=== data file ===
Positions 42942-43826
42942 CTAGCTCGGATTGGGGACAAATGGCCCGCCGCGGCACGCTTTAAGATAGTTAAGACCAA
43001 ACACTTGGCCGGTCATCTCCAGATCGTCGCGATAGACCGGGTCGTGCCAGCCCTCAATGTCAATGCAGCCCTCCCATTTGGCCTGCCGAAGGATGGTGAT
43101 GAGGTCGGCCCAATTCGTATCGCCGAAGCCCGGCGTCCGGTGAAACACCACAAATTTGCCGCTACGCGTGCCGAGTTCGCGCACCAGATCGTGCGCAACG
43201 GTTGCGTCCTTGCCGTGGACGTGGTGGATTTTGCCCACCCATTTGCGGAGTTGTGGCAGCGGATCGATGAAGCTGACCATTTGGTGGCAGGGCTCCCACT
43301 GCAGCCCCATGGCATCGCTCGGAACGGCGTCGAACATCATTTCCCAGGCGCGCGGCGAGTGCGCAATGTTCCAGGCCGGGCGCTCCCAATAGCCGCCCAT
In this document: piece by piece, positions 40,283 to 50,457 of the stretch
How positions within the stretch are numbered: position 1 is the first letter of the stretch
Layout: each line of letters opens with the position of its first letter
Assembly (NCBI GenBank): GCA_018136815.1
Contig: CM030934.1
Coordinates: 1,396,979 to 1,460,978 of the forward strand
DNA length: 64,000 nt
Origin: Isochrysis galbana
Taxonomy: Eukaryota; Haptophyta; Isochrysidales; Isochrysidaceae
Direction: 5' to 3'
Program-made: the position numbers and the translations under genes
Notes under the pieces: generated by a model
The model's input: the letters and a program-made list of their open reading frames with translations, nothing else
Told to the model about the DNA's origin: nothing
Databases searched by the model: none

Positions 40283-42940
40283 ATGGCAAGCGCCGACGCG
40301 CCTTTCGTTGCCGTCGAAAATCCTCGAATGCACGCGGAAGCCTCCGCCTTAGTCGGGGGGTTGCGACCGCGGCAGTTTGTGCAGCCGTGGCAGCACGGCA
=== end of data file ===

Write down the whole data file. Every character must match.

Positions 42942-43826
42942 CTAGCTCGGATTGGGGACAAATGGCCCGCCGCGGCACGCTTTAAGATAGTTAAGACCAA
43001 ACACTTGGCCGGTCATCTCCAGATCGTCGCGATAGACCGGGTCGTGCCAGCCCTCAATGTCAATGCAGCCCTCCCATTTGGCCTGCCGAAGGATGGTGAT
43101 GAGGTCGGCCCAATTCGTATCGCCGAAGCCCGGCGTCCGGTGAAACACCACAAATTTGCCGCTACGCGTGCCGAGTTCGCGCACCAGATCGTGCGCAACG
43201 GTTGCGTCCTTGCCGTGGACGTGGTGGATTTTGCCCACCCATTTGCGGAGTTGTGGCAGCGGATCGATGAAGCTGACCATTTGGTGGCAGGGCTCCCACT
43301 GCAGCCCCATGGCATCGCTCGGAACGGCGTCGAACATCATTTCCCAGGCGCGCGGCGAGTGCGCAATGTTCCAGGCCGGGCGCTCCCAATAGCCGCCCAT
In this document: piece by piece, positions 40,283 to 50,457 of the stretch
How positions within the stretch are numbered: position 1 is the first letter of the stretch
Layout: each line of letters opens with the position of its first letter
Assembly (NCBI GenBank): GCA_018136815.1
Contig: CM030934.1
Coordinates: 1,396,979 to 1,460,978 of the forward strand
DNA length: 64,000 nt
Origin: Isochrysis galbana
Taxonomy: Eukaryota; Haptophyta; Isochrysidales; Isochrysidaceae
Direction: 5' to 3'
Program-made: the position numbers and the translations under genes
Notes under the pieces: generated by a model
The model's input: the letters and a program-made list of their open reading frames with translations, nothing else
Told to the model about the DNA's origin: nothing
Databases searched by the model: none

Positions 40283-42940
40283 ATGGCAAGCGCCGACGCG
40301 CCTTTCGTTGCCGTCGAAAATCCTCGAATGCACGCGGAAGCCTCCGCCTTAGTCGGGGGGTTGCGACCGCGGCAGTTTGTGCAGCCGTGGCAGCACGGCA